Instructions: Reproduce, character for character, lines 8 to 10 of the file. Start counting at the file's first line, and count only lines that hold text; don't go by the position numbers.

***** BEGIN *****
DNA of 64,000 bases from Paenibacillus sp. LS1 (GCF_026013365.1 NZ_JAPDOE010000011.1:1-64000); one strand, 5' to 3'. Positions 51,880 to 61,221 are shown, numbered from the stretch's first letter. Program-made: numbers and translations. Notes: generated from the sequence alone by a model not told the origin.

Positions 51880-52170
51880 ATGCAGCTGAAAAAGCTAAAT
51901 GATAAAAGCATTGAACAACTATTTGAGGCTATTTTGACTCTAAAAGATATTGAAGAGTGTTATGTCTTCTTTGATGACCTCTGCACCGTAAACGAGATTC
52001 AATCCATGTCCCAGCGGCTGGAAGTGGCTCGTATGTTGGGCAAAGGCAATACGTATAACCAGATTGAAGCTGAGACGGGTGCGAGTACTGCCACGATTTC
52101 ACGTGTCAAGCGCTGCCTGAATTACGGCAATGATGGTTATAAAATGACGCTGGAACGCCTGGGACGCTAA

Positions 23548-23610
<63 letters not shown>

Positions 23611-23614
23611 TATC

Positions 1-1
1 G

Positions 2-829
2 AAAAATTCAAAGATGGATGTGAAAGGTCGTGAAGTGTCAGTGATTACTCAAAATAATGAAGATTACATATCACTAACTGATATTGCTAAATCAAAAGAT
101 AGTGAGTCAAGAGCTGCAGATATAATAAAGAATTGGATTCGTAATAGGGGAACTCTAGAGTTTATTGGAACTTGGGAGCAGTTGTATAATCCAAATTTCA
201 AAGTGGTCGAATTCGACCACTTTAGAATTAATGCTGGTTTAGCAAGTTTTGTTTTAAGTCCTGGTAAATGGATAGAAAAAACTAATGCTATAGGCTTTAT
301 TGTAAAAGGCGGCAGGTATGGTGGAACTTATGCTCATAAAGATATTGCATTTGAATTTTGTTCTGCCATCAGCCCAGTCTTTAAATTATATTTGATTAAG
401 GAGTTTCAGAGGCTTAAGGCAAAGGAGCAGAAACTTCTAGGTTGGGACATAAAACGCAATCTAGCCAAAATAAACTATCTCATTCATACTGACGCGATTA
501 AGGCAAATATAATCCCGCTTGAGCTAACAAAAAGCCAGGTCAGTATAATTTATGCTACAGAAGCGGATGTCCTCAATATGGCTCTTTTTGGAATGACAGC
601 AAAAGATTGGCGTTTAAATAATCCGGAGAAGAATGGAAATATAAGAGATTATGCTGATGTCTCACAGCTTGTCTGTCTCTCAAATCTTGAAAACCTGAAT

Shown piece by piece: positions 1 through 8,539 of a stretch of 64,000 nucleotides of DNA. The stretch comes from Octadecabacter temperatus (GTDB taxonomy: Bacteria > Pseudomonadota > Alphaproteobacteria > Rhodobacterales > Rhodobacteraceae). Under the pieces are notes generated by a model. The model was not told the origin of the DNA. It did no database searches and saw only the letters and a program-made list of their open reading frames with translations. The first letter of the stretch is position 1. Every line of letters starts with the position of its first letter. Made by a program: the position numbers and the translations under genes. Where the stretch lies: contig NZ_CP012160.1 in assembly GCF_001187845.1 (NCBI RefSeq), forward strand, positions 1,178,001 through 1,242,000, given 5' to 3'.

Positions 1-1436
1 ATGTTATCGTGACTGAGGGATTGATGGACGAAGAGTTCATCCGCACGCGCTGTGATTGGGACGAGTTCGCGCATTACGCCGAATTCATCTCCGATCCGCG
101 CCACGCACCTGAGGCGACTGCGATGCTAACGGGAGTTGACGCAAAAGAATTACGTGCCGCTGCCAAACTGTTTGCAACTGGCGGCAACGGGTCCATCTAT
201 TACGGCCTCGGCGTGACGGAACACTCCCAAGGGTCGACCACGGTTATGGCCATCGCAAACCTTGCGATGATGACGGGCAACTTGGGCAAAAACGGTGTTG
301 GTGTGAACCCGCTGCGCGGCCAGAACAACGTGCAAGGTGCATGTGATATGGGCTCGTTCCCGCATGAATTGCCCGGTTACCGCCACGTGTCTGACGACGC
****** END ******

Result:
<63 letters not shown>

Positions 23611-23614
23611 TATC